( – promoted by buhdydharma )
Mistah Kurtz — he dead.
A class action lawsuit filed against the Veterans Administration by Veterans for Common Sense and Veterans United for Truth has reaped an unusual harvest, in the form of an email from Ira Katz, head of mental health at the VA, to Brigadier General Michael J. Kussman, undersecretary for health at the VA. The email, dated last December, threatens to blow the lid off the scandal of insufficient veterans health treatment, and the lies that have kept this scandal from heretofore getting the traction it deserves.
Here’s Jason Leopold at Online Journal reporting:
Kussman had inquired about the accuracy of a news report published that month claiming the suicide rate among veterans was 18 per day.
“McClatchy [Newspapers] alleges that 18 veterans kill themselves everyday and this is confirmed by the VA’s own statistics,” Kussman wrote. “Is that true? Sounds awful but if one is considering 24 million veterans.”
In an email response to Kussman, Ira Katz, the head of mental health at the VA, confirmed the statistics and added “VA’s own data demonstrate 4-5 suicides per day among those who receive care from us.”
These statistics are much larger than official Army statistics quoted only a few months ago at CNN, where it was reported that 5 U.S. soldiers attempt suicide every day, not just those receiving VA treatment. Even at that, the figures represented a significant leap in suicide rates among soldiers.
According to Army statistics, the incidence of U.S. Army soldiers attempting suicide or inflicting injuries on themselves has skyrocketed in the nearly five years since the start of the Iraq war.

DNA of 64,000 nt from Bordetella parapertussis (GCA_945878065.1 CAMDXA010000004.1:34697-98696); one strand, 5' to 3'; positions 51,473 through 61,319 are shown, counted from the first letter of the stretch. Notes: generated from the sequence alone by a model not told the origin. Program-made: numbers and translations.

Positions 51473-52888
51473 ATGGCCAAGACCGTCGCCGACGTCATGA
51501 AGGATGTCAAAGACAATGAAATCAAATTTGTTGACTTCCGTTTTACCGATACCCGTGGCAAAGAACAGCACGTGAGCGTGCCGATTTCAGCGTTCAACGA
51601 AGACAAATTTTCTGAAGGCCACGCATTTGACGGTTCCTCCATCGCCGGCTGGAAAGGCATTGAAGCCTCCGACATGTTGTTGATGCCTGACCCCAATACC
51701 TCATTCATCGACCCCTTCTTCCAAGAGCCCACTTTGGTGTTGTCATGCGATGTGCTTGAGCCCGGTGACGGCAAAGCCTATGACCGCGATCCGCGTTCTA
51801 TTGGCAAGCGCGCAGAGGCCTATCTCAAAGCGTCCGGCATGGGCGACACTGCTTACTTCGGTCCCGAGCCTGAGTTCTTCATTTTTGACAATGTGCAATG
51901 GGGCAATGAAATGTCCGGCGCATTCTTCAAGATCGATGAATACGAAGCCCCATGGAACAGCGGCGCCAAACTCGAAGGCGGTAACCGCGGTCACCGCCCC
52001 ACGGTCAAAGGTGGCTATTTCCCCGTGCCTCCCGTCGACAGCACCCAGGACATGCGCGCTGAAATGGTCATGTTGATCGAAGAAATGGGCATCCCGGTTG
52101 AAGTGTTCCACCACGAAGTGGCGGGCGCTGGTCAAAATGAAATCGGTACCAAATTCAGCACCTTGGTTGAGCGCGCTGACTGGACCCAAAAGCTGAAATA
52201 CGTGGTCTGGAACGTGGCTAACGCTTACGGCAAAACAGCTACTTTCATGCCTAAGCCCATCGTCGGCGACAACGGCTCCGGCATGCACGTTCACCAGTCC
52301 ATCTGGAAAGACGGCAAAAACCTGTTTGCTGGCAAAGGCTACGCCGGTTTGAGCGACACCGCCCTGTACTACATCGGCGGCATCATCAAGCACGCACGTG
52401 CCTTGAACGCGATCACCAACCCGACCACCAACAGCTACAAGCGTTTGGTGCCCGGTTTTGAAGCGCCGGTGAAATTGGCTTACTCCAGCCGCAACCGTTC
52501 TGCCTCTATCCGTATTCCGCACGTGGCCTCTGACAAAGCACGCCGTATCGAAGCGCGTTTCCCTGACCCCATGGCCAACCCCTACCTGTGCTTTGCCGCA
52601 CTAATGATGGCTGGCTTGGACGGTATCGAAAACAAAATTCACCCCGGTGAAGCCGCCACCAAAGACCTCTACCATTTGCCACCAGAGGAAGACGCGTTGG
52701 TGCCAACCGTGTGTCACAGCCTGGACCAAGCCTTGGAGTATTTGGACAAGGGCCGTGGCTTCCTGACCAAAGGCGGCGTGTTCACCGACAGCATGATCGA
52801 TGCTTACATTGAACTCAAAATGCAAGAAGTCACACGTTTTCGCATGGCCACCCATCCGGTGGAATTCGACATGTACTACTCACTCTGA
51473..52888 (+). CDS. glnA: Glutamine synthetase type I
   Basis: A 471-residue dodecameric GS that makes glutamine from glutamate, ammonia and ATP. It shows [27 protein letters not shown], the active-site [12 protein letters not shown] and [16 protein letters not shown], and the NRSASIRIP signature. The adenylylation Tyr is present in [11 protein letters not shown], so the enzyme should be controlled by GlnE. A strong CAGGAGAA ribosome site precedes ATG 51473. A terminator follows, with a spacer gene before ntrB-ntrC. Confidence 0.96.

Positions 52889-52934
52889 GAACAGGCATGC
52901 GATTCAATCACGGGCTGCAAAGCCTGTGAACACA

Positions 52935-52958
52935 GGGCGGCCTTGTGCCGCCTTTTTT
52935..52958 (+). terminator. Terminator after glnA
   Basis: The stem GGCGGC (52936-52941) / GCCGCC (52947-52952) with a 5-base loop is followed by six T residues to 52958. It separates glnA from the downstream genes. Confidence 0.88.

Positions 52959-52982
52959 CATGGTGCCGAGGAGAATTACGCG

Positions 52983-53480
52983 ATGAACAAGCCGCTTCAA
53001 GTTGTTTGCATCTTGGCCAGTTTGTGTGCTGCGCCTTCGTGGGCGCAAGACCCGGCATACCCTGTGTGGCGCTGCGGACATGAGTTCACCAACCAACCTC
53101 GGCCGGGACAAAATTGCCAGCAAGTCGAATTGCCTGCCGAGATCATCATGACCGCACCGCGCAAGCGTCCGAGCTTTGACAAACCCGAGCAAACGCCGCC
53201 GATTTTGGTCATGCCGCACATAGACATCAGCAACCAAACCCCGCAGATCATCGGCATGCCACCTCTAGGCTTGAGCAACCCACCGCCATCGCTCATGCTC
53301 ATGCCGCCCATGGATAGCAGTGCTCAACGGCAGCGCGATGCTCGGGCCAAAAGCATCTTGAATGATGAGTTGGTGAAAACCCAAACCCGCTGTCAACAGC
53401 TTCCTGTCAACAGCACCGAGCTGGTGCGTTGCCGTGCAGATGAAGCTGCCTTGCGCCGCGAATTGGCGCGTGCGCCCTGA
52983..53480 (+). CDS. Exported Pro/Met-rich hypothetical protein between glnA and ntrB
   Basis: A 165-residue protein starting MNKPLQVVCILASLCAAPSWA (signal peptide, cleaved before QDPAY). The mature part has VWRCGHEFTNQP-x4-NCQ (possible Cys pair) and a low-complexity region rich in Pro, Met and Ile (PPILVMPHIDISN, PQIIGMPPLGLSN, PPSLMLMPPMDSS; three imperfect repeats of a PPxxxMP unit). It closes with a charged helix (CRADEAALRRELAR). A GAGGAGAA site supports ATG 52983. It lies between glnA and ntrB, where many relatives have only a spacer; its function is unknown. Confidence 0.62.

Last year’s 2,100 attempted suicides — an average of more than 5 per day — compares with about 350 suicide attempts in 2002, the year before the war in Iraq began, according to the Army….
The Army lists 89 soldier deaths in 2007 as suicides and is investigating 32 more as possible suicides. Suicide rates already were up in 2006 with 102 deaths, compared with 87 in 2005.
But according to internal VA emails, over 6500 veterans per year are killing themselves. And this news follows the revelations in a RAND Corporation report released last week reporting that over 300,000 of soldiers are returning from the so-called war on terror in Afghanistan and Iraq with Post-traumatic Stress Disorder and brain injuries. That’s over 20% of those deployed with a serious mental illness or nervous system disorder.
Inter Press Service had more to report on the Katz email:
“Shh!” the e-mail begins.
“Our suicide prevention coordinators are identifying about 1,000 suicide attempts per month among the veterans we see in our medical facilities. Is this something we should (carefully) address ourselves in some sort of release before someone stumbles on it?” the e-mail concludes.
According to CBS News, Katz’s email was written shortly after the VA provided the network with data showing there were only 790 attempted suicides in all of 2007 — a fraction of Katz’s estimate.
Earlier this month, the city of Dallas, Texas closed its psychiatric unit after the hospital experienced its fourth suicide of the year.